Previously, we shared information on advancements in technology that are growing popular in dentistry, and changing how oral surgeries, root canals, and even fillings are done. This is the third article in the series, sharing still more new dental technologies.
New Dental Technologies Advancements
Optical Scanners provide a digital map of a tooth and result in a 3-D replica model of the dental structure. This helps in accurate color analysis for cosmetic restorations made in a dental laboratory such as porcelain veneers, crowns and bridges.
Interestingly, the modern day microscope in dentistry has been one of the latest trends to perfect acute vision for dentists. Obviously, use of microscopes isn’t new. But microscopes of today offer dentists the ability to view micro-cracks, weakened underlying tooth structure and the proximity of the dental nerves with precision. They also provide more accuracy in removing affected tooth structure while preserving healthy tooth structure. The microscope has been and still is an essential tool is diagnosis and treatment, with better accuracy than ever before.
Velscope is a brand new FDA-approved oral cancer-screening system that uses incandescent light so that your dentist can see abnormalities that may not be apparent or visible to the naked eye. Velscope is also used by oral surgeons to help identify diseased tissue around a lesion and determine the appropriate margin for surgical excision. The Velscope oral assessment system is steadily being used more widely in dental practices.
ViziLite is a recently approved oral lesion identification and marking device. It is a painless screening tool for the detection of small changes in your mouth and improves early detection of problems. ViziLite also identifies, evaluates and monitors oral abnormalities in patients who are at increased risk for oral cancer.
The Periometer is an instrumented percussion diagnostic system designed for a range of dental technologies applications, including monitoring implants and the formation of cracks in natural teeth. Thus far, the results have been correlated with the presence and location of defects as well as the overall dynamic properties of any oral structure. The use of the Periometer for determining optimum dental therapeutics has also been explored. Current research indicates that routine use of the Periometer in a dental practice can be critically important for avoiding catastrophic failure of both implants and teeth.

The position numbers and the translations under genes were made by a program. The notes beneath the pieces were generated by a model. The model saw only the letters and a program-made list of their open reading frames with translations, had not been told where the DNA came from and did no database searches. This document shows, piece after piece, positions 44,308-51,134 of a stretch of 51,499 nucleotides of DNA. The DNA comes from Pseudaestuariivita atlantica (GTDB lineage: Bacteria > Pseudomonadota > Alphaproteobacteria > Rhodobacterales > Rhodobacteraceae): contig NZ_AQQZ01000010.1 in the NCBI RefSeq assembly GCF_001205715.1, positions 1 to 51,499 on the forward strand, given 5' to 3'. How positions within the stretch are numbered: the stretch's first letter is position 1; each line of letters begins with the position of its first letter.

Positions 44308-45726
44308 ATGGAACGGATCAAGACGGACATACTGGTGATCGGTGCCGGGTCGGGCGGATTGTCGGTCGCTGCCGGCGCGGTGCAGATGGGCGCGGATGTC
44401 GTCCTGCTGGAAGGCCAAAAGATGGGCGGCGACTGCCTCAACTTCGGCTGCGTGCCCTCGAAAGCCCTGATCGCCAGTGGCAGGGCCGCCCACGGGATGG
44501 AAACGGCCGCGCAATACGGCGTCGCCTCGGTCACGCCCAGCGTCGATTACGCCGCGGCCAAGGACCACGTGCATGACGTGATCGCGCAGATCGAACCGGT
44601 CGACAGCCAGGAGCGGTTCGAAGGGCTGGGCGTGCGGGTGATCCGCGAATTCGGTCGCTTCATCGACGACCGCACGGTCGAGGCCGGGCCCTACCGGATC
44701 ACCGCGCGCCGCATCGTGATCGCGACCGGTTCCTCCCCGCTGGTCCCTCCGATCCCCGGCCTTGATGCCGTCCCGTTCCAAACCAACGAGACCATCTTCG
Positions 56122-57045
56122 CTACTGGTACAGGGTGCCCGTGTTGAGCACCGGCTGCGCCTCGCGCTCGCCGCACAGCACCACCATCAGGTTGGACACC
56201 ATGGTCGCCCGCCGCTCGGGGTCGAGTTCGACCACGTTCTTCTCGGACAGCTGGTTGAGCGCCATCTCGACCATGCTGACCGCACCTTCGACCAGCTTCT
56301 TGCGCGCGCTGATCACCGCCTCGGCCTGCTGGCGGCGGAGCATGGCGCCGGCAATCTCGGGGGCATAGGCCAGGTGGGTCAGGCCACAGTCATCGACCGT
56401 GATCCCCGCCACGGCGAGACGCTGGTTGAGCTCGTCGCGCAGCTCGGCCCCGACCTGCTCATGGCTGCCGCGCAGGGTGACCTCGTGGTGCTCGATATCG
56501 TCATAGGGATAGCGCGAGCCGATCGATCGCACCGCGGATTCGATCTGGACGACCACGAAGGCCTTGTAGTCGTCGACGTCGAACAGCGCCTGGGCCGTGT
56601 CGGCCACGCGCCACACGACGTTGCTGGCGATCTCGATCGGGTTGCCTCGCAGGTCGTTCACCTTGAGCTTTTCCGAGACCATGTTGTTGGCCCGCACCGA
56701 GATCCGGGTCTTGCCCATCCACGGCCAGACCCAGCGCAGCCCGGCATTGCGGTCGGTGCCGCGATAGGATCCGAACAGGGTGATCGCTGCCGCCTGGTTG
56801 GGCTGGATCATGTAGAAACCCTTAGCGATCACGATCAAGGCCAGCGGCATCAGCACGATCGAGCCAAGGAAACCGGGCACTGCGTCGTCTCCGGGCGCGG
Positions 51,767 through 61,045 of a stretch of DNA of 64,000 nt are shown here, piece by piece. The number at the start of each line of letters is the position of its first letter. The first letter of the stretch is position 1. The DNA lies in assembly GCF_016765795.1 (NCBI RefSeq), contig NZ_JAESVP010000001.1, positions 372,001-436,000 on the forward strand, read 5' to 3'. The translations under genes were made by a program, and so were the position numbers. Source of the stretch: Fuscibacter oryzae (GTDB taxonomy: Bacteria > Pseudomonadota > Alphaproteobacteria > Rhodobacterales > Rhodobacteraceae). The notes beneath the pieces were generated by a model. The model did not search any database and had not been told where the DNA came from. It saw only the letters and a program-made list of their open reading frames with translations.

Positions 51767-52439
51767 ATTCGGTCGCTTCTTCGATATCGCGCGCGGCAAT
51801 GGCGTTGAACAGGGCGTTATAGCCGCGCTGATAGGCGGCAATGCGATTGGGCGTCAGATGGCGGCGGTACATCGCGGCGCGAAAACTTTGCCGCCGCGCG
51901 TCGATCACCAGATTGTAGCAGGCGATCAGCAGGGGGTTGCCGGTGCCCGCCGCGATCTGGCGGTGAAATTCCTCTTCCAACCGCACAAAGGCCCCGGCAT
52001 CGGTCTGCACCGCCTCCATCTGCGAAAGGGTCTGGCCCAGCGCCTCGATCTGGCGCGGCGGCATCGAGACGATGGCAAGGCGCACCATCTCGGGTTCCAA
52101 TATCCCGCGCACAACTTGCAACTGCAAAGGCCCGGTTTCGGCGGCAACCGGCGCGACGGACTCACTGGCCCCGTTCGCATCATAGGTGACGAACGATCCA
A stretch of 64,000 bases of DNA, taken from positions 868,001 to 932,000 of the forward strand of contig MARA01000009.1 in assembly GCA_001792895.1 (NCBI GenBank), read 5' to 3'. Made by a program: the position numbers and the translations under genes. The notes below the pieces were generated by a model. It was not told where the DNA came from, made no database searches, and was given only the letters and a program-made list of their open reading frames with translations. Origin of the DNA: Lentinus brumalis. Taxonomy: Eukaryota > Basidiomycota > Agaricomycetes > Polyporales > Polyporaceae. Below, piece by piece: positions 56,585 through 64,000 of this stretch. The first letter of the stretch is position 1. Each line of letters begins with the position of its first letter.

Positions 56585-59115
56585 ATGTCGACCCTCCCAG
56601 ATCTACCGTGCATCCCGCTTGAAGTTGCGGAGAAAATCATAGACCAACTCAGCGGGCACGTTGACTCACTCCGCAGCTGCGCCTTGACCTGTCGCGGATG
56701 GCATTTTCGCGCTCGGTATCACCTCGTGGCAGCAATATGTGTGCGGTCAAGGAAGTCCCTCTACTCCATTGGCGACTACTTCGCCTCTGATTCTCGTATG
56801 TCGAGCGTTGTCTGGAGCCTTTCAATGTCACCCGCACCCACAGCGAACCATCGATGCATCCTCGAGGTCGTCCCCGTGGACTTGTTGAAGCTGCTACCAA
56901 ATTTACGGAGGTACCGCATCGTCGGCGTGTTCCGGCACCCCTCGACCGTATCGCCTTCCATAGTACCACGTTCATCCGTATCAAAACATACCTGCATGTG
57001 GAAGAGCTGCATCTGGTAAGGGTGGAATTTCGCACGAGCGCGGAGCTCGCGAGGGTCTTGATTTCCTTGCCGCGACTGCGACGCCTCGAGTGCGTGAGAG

The Wand is a computerized tool that can deliver anesthesia in a slow and methodical manner. The sensation (that some consider painful) often associated with an injection is caused as a result of the pressure of the liquid being injected. The slow and gentle delivery associated with The Wand often makes injections free of any discomfort whatsoever. The holder is small and easy for the dentist to use when delivering the injection.
And, lastly – the Internet expedites customer service by making it easier to schedule or cancel appointments through a practitioner’s website. In addition, Internet technology and programs like Google Docs and Dropbox allow dentists and endodontists to communicate more efficiently with their peers and other dental specialists — sharing large files and participating in real-time information exchange. The Internet also serves as an informational tool through which patients can receive updates as they relate to your condition – info that may be useful in your care.
There are an increasing number of dental technologies from which your dentist can choose. The benefits for you as a patient include accuracy, efficiency and removal of discomfort that patients did not previously enjoy.